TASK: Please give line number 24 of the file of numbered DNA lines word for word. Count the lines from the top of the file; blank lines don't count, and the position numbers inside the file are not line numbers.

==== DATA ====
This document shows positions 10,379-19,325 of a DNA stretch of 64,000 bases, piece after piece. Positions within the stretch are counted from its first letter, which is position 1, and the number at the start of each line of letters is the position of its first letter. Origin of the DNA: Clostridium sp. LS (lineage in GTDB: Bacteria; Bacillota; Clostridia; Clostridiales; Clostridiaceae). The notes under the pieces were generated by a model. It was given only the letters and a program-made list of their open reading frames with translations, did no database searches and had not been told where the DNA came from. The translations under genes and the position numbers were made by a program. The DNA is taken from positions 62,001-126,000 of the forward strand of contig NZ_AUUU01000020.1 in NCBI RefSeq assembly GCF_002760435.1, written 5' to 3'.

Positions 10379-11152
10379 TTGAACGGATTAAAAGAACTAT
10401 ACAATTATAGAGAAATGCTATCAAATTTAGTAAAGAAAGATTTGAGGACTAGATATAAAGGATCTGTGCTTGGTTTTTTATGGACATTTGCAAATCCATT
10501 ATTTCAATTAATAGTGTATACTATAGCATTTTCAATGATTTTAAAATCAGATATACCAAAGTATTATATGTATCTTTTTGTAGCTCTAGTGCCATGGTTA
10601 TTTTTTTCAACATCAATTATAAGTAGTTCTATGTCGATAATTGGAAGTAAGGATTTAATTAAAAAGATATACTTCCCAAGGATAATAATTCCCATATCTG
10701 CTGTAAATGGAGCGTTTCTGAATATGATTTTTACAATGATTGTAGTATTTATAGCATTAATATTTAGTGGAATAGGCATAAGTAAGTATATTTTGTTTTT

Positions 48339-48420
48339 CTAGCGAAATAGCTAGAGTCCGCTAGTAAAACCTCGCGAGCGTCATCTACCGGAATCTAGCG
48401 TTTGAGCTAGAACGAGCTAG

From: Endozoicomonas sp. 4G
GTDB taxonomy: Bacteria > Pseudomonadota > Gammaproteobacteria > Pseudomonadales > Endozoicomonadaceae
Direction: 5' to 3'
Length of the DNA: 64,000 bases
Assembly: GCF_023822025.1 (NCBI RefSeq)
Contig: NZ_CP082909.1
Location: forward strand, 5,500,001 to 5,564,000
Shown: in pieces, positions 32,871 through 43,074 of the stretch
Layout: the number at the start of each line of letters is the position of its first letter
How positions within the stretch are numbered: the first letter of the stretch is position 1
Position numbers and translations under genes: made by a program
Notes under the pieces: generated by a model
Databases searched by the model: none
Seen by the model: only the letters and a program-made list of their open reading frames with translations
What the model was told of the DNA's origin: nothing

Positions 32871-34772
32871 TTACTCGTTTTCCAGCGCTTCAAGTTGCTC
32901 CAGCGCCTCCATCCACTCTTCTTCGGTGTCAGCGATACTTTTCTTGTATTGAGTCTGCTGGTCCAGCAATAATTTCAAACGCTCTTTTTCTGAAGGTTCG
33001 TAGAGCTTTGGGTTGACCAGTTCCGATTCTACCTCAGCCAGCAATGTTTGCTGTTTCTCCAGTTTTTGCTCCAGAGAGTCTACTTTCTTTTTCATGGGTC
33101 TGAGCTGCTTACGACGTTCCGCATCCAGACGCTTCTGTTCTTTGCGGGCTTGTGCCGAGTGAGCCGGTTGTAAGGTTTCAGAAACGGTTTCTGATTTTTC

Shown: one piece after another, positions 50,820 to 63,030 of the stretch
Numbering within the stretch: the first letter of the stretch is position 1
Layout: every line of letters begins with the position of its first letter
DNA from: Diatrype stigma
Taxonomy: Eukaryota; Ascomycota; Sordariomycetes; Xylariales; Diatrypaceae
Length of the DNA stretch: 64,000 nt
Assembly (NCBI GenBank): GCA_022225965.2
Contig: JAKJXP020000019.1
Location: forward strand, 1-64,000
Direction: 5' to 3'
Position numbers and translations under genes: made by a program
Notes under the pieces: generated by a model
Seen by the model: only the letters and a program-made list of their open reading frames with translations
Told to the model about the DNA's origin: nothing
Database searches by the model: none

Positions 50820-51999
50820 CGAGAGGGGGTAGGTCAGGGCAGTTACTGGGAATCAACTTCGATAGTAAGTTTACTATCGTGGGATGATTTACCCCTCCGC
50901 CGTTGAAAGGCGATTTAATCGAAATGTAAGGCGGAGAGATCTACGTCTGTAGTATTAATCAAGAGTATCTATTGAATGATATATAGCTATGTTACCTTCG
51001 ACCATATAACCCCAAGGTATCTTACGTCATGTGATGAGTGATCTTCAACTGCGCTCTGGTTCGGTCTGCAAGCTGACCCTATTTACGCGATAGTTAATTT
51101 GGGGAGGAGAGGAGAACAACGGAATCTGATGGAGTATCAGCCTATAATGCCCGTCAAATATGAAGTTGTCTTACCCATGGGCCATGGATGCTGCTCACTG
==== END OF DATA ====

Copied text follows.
Seen by the model: only the letters and a program-made list of their open reading frames with translations